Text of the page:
Perhaps after this baby is born, our future fertility plans will become more clear. I pray that circumstances may change so that we might still have the large family we always longed for. I'm young enough that I have more than a decade of fertility ahead of me, so I assume we will try again at some point. However, because I had endometriosis, which even after surgery has a high chance for coming back (and only gets worse over time), there is a lot of pressure to get pregnant again right away. I don't think we'll do that and perhaps I'll need to have surgery again later down the road if we decide to try for more children. Perhaps I'll have more miscarriages. Maybe I'll suffer from secondary infertility.

Looking ahead at our future family, we acknowledge that it's entirely possible that, for whatever reason, this baby may be our last living child. It's a thought that brings me sadness but, at the same time, a measure of relief. Knowing that, if we find ourselves in the position of needing to, we can avoid pregnancy the rest of our childbearing years is a blessing. It's not a decision we take lightly; we are dedicated to being open to life and not using artificial means to prevent pregnancy and would welcome any surprise children God sent our way, but having that option is something we need to know is available to us. We are blessed in that while NFP has been emotionally draining when trying to conceive and navigate the medical side of miscarriage, it's been pretty easy for us to utilize to avoid pregnancy and I wonder if this is not the reason why - because perhaps we'll need to use it for many, many years.


  1. Oh, my goodness. I get so frustrated when people ask me if we're going to have more when I'm currently pregnant. It's like - "Let's concentrate on getting this one out of the womb before we even think about putting any more in the womb." And whether or not to have another child just depends on a whole host of factors - without the ability to foretell the future we have no idea what our discernment will look like. We just take it day by day, cycle by cycle.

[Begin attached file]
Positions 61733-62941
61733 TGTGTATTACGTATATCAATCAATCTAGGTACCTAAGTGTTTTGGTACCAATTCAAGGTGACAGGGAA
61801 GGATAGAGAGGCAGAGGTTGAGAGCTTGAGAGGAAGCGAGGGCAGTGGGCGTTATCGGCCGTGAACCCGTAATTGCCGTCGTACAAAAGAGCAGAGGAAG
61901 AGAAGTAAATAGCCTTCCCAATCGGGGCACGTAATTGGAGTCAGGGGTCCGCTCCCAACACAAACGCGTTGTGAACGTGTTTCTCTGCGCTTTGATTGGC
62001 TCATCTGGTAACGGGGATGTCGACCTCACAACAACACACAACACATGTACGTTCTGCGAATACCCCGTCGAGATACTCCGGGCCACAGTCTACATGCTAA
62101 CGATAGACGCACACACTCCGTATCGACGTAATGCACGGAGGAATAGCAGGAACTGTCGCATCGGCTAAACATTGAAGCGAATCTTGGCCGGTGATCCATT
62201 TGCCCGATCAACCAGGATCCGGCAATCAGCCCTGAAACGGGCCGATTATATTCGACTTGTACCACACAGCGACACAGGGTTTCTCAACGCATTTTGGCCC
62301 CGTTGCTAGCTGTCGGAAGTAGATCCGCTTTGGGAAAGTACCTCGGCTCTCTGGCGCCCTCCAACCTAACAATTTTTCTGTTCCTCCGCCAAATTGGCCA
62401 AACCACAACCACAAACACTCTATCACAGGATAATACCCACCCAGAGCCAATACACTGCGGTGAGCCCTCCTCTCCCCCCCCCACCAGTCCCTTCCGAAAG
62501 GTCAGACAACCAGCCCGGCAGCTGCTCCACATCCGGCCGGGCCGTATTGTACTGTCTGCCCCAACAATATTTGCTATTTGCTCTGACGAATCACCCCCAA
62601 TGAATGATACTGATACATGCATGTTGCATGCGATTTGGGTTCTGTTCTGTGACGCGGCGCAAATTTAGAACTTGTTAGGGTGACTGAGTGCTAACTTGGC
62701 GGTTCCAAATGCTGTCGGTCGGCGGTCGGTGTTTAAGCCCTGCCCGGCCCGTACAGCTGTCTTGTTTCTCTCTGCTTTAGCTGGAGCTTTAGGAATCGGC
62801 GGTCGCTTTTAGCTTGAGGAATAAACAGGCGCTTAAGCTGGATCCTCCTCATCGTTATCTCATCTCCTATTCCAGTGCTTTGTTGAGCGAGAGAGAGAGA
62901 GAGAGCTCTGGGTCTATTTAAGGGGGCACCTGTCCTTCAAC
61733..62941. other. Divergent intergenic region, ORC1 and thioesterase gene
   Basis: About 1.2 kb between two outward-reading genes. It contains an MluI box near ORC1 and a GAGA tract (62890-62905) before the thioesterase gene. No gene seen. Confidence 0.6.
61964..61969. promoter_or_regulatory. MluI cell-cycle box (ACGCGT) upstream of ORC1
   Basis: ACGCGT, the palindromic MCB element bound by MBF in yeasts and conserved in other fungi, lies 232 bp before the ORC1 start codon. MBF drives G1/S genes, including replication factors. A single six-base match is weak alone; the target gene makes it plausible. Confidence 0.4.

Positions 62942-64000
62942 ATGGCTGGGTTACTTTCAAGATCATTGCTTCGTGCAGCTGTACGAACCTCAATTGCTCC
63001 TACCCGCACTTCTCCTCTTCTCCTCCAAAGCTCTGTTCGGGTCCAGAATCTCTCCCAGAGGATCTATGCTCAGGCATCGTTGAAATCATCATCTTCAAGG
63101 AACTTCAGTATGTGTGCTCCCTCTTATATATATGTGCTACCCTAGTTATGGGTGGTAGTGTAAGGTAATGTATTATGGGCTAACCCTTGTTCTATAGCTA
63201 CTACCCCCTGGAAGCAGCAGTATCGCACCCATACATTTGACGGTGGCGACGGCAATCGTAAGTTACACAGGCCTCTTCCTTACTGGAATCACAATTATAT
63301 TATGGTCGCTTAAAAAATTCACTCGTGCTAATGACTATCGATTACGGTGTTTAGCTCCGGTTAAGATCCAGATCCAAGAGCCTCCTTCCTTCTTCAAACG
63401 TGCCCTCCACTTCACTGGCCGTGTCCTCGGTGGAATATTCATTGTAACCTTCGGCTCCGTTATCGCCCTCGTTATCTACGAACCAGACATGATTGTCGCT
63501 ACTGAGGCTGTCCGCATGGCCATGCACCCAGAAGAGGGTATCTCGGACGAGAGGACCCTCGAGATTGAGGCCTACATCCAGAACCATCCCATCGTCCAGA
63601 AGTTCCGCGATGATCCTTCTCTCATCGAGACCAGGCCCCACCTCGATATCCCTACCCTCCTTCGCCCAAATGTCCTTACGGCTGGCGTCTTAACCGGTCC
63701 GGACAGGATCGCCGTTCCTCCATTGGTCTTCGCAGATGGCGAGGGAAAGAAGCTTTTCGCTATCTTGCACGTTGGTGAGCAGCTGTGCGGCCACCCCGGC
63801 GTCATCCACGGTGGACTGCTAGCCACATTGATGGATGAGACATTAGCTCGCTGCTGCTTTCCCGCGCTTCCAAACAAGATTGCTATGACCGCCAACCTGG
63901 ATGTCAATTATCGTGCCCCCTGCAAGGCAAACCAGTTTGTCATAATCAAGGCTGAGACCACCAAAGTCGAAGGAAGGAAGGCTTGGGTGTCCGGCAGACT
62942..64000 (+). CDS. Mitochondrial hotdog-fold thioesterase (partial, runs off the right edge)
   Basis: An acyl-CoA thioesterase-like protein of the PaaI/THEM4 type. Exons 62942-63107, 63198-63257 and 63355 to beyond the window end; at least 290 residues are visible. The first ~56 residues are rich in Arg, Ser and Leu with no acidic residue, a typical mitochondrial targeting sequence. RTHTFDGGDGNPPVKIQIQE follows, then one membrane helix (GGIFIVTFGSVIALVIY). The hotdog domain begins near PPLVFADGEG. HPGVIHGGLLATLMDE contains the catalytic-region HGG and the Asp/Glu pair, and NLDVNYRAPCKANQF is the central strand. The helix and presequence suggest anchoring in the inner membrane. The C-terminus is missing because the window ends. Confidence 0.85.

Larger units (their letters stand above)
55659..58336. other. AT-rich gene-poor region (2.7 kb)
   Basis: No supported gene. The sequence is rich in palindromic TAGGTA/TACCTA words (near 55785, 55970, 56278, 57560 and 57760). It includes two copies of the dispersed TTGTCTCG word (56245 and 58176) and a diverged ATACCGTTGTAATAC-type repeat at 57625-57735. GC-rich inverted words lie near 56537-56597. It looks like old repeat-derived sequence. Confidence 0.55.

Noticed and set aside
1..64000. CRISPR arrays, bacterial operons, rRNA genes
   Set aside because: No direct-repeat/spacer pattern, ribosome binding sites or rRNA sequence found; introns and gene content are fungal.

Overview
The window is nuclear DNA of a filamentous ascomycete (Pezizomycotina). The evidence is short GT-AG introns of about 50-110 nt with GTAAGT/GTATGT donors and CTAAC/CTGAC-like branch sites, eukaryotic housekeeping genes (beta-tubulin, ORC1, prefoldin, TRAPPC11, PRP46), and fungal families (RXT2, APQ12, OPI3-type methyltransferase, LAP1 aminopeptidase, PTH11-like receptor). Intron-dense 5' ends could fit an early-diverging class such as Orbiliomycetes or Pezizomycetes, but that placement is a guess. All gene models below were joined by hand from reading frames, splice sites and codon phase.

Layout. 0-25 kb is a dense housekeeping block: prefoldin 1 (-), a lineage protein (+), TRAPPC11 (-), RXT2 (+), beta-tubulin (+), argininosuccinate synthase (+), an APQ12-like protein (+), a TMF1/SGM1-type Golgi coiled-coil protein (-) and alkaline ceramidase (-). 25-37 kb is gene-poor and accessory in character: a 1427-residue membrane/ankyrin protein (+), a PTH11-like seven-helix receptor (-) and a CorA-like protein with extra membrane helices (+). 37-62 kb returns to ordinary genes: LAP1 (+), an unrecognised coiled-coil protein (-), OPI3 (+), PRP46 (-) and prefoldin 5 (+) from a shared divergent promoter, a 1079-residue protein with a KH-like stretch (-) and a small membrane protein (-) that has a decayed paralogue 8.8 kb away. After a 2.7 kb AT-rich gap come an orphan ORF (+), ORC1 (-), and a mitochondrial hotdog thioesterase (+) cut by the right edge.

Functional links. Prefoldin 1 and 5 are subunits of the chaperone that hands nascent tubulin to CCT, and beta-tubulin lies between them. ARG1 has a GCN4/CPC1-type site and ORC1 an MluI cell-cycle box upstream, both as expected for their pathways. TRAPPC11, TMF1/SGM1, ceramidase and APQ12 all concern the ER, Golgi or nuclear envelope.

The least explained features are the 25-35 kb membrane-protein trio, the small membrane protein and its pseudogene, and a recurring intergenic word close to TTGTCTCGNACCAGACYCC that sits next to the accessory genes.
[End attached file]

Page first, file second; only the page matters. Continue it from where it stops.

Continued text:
2. Obviously, everyone has a different experience, but I found that having my first child did help in some measure cover over or heal some of the pain of the past miscarriages. The second child also healed me further, and I got to enjoy the somewhat novel experience of a complication-free pregnancy. It didn't happen automatically, and I went through some serious anxiety and PPD with my first for a good year (in retrospect I should have gotten help sooner), but now, three years out, I am ready for any children that have come my way and also at peace with the notion that I will possibly (likely) have more miscarriages in my future and possibly no children for all that. Not that your experience will be the same, but I hope and pray you can gain some measure of peace after this baby is born. And if you are still feeling anxiety or depression after the baby is born, it might be worth it to get treatment. I really wish I had addressed the PPD earlier, as it sucked the joy out of my oldest son's first year of life when it didn't need to.

    1. Tia, I think it will help if this baby is born alive and healthy, I just am not sure it will help enough, or at least I don't want to assume it will. The difficulty of this pregnancy was very unexpected even though I had previous losses. My last pregnancy, I was not nearly so anxious in the first several weeks even though I knew a miscarriage was possible (and I did end up miscarrying) but I think the early bleeding this time maybe prompted such early anxiety? Anyway, I just want to face future pregnancies with the full knowledge that they may be just as hard or harder than this one and not naively assume that it will automatically get better after this one.

      I'm so glad you had such positive experiences with healing during subsequent pregnancies! And yes, I will be sure to address PPD if I face it.

    2. of course, no one can know how they will feel until they go through it, and it's wise to anticipate the full potential range of reactions and emotions you may experience when it comes to future pregnancy. Either way, I'll pray for an easy, uncomplicated birth and a joyful time with your new little one, and that the anxiety will ease up in these last few months.